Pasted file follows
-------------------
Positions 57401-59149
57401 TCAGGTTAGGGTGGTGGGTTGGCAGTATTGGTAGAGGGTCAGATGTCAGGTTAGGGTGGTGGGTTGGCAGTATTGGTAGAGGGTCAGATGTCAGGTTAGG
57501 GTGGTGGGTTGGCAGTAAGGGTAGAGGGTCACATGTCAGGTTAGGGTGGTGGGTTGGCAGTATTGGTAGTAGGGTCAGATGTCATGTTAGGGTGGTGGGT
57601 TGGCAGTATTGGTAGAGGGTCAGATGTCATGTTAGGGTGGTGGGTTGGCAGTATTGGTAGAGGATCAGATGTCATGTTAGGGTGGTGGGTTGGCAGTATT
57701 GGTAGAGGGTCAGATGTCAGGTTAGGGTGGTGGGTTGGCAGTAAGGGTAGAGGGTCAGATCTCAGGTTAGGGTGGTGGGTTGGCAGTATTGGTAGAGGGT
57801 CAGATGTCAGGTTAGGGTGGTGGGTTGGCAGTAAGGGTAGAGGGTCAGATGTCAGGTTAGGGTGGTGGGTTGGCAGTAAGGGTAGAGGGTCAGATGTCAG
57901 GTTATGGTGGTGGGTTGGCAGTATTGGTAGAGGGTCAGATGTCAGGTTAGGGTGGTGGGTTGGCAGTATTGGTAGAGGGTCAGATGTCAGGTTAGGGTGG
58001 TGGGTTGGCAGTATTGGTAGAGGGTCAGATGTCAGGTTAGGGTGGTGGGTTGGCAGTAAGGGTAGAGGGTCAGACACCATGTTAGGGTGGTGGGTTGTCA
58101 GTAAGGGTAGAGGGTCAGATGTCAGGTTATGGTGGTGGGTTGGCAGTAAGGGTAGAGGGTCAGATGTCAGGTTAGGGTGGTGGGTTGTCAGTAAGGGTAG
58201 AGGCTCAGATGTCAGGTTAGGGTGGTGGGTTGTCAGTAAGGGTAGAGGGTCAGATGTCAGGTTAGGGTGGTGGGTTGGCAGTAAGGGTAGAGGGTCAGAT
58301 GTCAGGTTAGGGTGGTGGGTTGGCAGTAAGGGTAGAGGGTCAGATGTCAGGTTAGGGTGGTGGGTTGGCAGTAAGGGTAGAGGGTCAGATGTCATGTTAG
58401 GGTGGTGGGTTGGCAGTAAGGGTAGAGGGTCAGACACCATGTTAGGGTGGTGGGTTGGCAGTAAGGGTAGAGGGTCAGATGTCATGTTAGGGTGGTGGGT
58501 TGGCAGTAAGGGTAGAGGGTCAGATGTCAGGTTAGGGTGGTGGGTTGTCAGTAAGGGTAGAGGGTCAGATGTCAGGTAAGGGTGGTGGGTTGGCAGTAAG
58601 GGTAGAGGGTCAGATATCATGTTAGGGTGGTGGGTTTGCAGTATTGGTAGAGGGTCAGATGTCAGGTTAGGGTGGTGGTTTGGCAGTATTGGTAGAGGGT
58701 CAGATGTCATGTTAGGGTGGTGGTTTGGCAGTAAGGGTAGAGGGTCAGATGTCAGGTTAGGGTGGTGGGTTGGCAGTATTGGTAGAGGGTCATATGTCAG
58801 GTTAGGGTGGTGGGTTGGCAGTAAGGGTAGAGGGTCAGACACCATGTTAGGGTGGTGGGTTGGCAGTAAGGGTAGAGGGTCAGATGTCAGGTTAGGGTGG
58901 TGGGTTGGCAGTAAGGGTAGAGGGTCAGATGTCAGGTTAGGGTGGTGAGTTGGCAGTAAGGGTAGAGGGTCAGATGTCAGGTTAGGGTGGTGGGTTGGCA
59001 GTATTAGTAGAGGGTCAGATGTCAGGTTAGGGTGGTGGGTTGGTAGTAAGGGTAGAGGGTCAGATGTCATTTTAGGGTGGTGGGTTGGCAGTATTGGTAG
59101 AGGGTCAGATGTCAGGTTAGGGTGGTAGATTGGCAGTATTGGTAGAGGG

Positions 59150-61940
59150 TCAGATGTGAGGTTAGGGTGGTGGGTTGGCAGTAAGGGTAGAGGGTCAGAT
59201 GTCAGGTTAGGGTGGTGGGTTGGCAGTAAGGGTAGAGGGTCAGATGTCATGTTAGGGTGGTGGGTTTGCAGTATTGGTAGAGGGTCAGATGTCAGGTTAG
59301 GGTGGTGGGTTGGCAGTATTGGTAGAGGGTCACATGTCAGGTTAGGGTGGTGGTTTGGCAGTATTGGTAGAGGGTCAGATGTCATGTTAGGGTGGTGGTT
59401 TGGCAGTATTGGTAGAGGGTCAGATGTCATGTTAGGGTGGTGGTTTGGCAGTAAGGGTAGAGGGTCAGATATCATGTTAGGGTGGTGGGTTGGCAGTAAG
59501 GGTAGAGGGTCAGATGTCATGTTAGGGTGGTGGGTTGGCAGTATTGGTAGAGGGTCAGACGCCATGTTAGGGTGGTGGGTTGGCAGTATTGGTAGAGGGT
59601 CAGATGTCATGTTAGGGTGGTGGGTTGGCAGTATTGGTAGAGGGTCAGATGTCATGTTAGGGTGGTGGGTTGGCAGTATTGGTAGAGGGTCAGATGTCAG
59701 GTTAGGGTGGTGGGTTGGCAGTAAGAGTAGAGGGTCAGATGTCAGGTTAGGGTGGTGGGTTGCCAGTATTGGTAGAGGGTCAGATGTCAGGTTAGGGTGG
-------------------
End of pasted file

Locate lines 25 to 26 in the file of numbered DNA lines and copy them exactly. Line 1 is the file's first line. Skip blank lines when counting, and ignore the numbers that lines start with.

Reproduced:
59501 GGTAGAGGGTCAGATGTCATGTTAGGGTGGTGGGTTGGCAGTATTGGTAGAGGGTCAGACGCCATGTTAGGGTGGTGGGTTGGCAGTATTGGTAGAGGGT
59601 CAGATGTCATGTTAGGGTGGTGGGTTGGCAGTATTGGTAGAGGGTCAGATGTCATGTTAGGGTGGTGGGTTGGCAGTATTGGTAGAGGGTCAGATGTCAG